Our students at Washington Preparatory School's English Language and Literature course continue to read, analyze, interpret, and discuss literature. Through literature, we learned about how selfishness and unbridled ambition led to the tragic death of Macbeth by William Shakespeare, first performed in 1606. We learned about fighting racial injustice and courage by analyzing To Kill a Mockingbird by Harper Lee, published in 1960. Moreover, we learned about the dangers of the police state, censorship, and the truth, when all Clarisse McClellan did, was to ask Guy Montag, "Are you happy?" in Fahrenheit 451 by Ray Bradbury, first published in 1953.

Classic literature will outlast us; it has survived our forefathers and their forefathers so far.

Although we continue to make advances in science and technologies, we are still short on understanding and improving our basic pitfalls in human nature to build a better world where all humans can live in harmony. We hope that the hard lessons and the values imparted through classical literature are learned and not repeated despite our advancement of science and technology in our world.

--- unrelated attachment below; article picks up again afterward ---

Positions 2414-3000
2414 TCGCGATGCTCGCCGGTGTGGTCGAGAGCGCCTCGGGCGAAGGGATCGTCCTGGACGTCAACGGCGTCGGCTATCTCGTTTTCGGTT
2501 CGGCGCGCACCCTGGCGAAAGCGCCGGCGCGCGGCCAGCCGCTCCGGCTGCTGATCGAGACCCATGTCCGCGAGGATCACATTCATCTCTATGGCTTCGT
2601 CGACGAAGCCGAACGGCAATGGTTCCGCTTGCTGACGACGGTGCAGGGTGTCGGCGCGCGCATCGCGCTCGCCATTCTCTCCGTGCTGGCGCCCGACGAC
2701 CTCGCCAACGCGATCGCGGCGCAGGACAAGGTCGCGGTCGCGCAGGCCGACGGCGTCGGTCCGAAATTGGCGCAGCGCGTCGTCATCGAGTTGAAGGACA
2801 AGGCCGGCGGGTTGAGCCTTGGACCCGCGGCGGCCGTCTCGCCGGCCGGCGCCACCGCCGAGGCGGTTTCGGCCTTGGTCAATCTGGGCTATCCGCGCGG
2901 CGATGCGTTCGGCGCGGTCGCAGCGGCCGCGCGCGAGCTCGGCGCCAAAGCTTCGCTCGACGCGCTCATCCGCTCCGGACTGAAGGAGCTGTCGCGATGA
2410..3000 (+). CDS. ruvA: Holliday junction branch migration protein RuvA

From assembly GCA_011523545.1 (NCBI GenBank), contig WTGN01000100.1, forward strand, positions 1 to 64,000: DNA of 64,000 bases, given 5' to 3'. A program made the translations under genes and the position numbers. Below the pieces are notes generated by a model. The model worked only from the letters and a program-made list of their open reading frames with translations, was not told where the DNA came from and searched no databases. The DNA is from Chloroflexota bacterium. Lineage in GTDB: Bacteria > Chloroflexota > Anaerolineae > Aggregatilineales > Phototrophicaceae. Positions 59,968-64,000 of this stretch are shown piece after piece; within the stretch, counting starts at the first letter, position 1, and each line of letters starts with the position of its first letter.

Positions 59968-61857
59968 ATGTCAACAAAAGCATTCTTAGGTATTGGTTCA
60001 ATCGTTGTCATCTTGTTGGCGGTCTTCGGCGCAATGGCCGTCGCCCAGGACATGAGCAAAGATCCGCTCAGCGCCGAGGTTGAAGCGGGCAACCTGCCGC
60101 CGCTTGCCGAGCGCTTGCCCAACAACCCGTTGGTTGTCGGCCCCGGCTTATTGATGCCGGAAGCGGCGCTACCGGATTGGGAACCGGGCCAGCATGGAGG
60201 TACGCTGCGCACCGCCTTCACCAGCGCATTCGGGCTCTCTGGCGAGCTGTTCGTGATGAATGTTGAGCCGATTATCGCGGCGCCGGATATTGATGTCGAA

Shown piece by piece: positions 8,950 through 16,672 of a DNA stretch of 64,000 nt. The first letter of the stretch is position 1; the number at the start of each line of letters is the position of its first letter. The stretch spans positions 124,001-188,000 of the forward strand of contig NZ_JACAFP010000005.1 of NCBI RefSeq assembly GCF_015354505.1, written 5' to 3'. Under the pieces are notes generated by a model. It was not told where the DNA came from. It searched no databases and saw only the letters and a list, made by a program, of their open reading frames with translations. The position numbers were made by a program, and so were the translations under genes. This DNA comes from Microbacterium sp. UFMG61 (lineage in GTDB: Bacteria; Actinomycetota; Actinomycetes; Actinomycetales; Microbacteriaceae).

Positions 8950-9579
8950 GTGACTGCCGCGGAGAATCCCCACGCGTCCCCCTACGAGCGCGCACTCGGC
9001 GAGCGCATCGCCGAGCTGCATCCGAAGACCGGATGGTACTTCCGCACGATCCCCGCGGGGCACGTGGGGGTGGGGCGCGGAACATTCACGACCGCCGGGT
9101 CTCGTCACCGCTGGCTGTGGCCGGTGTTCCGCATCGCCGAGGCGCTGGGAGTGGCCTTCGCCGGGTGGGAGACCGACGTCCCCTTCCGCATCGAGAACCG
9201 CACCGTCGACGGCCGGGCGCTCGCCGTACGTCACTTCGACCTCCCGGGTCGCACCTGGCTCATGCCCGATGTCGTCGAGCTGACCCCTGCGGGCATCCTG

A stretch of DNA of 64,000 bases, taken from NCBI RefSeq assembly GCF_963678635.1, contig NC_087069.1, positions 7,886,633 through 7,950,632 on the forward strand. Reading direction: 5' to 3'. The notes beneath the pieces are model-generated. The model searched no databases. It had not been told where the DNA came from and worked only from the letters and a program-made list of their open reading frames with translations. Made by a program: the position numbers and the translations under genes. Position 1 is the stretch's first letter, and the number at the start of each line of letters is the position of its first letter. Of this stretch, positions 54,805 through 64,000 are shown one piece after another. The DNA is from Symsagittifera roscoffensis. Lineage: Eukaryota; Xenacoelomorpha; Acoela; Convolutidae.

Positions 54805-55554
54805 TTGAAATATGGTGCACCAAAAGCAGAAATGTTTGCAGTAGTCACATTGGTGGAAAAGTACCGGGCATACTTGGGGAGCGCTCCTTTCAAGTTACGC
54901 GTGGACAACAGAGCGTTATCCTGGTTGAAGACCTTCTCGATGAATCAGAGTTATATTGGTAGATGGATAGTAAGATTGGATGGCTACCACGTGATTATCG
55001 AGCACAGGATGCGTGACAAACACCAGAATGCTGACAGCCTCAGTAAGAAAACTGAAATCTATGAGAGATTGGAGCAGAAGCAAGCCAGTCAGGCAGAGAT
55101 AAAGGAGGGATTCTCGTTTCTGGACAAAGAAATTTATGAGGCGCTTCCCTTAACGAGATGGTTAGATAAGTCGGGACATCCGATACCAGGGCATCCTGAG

Citations:

https://www.merriam-webster.com/words-at-play/new-words-in-the-dictionary

https://www.whatisib.com/inquiry-based-learning.html

https://www.thompsonschools.org/Page/15352

https://www.themantle.com/literature/what-makes-classic-basics

https://www.britannica.com/art/literature

https://www.enotes.com/homework-help/why-study-literature-important-what-skills-do-408329

 

 

 

Laura Granger (Mathematics Teacher)
August 27th, 2020
Encryption, Decryption, and Matrices

 

Over the course of my 20 years teaching mathematics, matrices have been in and out of the Algebra 2 and Pre-Calculus curriculum. I happen to love working with and teaching matrices, so I was happy to see them back in our Pre-Calculus/Pre-IB curriculum last year. After mastering the processes and problem solving uses of matrices, my students completed an encryption project using matrices. This project uses matrices and cryptography to code and decipher secret messages. See if you can unlock the code and decipher their secret message!